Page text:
SSS
Soil System Sciences

Soils at Imaggeo: Welcome to Stony Soil Country

Artemi Cerdà
University of Valencia, Valencia, Spain

Antonio Jordán
University of Seville, Sevilla, Spain

In the Mediterranean, soil erosion causes rock fragments to surface easily, so that stony soils are very common. The stones on the ground are collected and used for the construction fences (dry stone walls) and separating properties by farmers.

Grazing and stone landscape, by Artemi Cerdà. Click to see the original picture at Imaggeo.

In most cases, fences are built without any mortar to keep stones together (occasionally, sand is used), and fences are stable simply because of the correct arrangement of the stones, which are positioned to maximize the contact surface and gravity.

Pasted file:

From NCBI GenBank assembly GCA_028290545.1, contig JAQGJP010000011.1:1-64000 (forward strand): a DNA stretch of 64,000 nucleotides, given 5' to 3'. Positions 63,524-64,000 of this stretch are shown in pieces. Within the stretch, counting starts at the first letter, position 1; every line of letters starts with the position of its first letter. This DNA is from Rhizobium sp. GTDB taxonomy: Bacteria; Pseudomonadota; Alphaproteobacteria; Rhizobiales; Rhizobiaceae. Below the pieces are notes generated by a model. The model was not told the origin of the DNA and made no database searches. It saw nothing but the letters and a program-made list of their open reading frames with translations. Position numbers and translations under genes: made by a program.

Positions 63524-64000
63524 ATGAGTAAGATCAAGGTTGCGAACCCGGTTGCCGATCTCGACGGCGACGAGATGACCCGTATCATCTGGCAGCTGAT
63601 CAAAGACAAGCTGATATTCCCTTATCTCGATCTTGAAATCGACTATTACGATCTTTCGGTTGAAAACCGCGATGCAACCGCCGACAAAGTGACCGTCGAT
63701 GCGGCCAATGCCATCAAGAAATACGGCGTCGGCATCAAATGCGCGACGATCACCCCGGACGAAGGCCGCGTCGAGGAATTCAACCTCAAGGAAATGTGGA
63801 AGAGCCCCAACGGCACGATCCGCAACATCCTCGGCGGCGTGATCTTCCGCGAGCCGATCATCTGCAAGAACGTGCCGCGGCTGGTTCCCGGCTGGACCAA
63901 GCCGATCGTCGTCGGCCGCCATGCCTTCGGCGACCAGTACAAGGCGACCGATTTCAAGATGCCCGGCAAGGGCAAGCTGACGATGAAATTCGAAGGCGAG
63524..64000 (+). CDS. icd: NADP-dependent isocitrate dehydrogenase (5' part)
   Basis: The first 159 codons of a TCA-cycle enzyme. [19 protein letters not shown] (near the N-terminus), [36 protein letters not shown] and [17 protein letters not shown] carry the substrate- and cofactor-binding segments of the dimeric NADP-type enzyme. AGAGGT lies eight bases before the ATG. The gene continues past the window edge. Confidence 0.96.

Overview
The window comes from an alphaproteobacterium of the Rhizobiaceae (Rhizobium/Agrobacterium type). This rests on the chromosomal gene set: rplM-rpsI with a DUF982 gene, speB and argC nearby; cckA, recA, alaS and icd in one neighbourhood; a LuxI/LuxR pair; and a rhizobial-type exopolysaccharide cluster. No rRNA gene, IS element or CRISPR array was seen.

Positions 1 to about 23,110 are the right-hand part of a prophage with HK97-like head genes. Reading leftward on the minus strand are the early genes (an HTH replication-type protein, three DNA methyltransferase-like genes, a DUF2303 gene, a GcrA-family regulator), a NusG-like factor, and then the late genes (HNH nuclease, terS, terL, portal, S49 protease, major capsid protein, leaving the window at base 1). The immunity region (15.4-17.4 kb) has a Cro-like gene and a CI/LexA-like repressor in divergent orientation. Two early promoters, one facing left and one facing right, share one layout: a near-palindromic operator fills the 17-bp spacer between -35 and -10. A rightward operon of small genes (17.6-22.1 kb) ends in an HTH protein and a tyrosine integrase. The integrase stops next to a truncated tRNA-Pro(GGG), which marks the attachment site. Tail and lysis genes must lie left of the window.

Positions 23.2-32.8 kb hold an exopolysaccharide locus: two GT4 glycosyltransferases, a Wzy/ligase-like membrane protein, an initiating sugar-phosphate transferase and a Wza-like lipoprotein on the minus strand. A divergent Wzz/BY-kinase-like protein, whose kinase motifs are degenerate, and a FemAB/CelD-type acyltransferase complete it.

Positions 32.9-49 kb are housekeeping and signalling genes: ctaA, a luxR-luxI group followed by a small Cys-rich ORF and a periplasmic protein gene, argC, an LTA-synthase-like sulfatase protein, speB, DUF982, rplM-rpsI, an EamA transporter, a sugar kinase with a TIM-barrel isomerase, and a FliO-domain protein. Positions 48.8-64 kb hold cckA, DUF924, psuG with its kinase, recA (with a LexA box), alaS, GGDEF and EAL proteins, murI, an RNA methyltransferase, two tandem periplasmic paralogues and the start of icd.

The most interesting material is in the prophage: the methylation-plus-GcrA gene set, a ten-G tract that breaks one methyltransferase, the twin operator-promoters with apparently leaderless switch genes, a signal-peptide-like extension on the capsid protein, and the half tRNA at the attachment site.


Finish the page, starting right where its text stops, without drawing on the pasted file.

Grazing and stone landscape (2), by Artemi Cerdà. Click to see the original picture at Imaggeo. by Artemi Cerdà,

Often, drystone walls are used as a tool against soil erosion. In the pictures below, stone walls were built several hundred years ago in olive-cropped soils in S’Arxiduc (Mallorca, Spain). These traditional structures have been maintained and restored periodically to date by farmers, and are part of the Mediterranean landscape.

Drystone walls for soil conservation, by Antonio Jordán. Click to see the original picture at Imaggeo.

Drystone walls in Mallorca (Spain) against soil erosion. Lorena M. Zavala (University of Seville) works as scale. Credit: Antonio Jordán. Click to see the original picture at Imaggeo.

This post was also published simultaneously in G-Soil.

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Antonio Jordán is a Senior Lecturer at the University of Seville and coordinator of the MED Soil Research Group. Antonio’s research focusses on rainfall-induced soil erosion processes, the effects of wildfires on soil properties and soil degradation in Mediterranean areas. He is an active members of the Soil System Sciences (SSS) Division of the European Geosciences Union (EGU), which coordinates the scientific programme on soil sciences.